Music flows in and out of stories, sound tracking different strands and forms of suffering. The violin in particular is used to express or mask heartache, sorrow, and longing. This use is subtle, and Makkai does an excellent job at getting things right in terms of portraying the act of playing, fingering, and emotion. Here, the concertos and quartet pieces function as another aspect of character, plastering a sort of emotional wallpaper up around them in their isolated worlds, both in a larger sense and in regard to their playing:
Aaron suddenly stumbled back into the consciousness of his own playing, and wished he hadn’t. His instinct had been carrying him along, but now he had to stop and think where he was, second guess, catch up, count. He felt everyone’s eyes on him except Radelescu’s; the old man was lost in the music. Radelescu did not close his eyes when he played, but he squeezed his face tight and gazed into the middle distance.
Ultimately, one can’t help but group things into categories, associate different ones that elevate or lower somethings credibility. Here, Makkai’s efforts are given more weight due to their relationship with death, terror, panic, and struggle, which are part of the Hungarian/Eastern European immigrant narrative. Each small world carved onto the page has a sense of something dark and profound nipping at its heels, just in the background where the characters avoid looking. The stories are richly detailed and well-crafted on their own, but they lack power.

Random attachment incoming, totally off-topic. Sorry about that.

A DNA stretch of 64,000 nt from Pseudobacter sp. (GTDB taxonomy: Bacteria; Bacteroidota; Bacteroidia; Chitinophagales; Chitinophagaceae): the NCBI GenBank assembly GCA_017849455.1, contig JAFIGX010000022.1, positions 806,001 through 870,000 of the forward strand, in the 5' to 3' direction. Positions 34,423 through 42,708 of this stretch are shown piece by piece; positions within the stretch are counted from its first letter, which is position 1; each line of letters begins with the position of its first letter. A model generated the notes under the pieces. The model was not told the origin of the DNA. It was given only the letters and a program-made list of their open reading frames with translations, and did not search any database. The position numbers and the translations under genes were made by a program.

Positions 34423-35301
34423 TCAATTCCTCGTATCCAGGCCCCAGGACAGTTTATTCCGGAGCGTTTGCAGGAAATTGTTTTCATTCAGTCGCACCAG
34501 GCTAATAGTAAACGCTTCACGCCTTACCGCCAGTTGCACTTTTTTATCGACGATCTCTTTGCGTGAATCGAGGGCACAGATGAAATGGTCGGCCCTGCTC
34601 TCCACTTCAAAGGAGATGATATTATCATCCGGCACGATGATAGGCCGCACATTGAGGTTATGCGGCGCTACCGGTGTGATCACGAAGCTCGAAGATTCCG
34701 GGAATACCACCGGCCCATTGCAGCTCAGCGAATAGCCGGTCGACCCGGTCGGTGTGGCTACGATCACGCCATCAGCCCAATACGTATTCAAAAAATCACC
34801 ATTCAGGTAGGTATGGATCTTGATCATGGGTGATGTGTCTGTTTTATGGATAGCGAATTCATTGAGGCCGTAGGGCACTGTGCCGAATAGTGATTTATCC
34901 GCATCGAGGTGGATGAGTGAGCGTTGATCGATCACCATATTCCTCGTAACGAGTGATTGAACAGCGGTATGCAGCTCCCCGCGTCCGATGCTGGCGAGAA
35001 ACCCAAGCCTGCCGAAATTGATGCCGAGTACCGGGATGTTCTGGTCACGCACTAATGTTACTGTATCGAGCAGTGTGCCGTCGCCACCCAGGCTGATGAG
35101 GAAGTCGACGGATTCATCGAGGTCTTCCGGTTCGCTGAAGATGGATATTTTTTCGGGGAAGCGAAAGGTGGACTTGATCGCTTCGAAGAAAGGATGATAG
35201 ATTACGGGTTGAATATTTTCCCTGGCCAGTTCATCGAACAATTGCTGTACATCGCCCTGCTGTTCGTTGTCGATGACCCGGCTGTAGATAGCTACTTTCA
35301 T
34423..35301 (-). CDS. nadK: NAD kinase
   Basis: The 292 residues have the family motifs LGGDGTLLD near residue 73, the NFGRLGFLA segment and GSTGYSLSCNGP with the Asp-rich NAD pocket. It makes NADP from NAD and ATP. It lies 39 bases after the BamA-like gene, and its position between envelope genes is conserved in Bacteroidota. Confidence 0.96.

In this respect, Makkai was smart to use the personal, albeit fiction mined from it, in order to give the collection a through line. We may well be equating the stories with profound meaning due to their correlation with one of the inescapable interim of atrocity in history, but perhaps that keeps us from missing its enormity while still marveling at how there had been no warnings.
Eric Farwell is the senior contributor to This Recording. He is a writer living in New Jersey. This is his first appearance on these pages. He has written for The Rumpus, Electric Literature and Critical Flame.
“The Stone Mill” – Atlas Genius (mp3)
“The City We Grow” – Atlas Genius (mp3)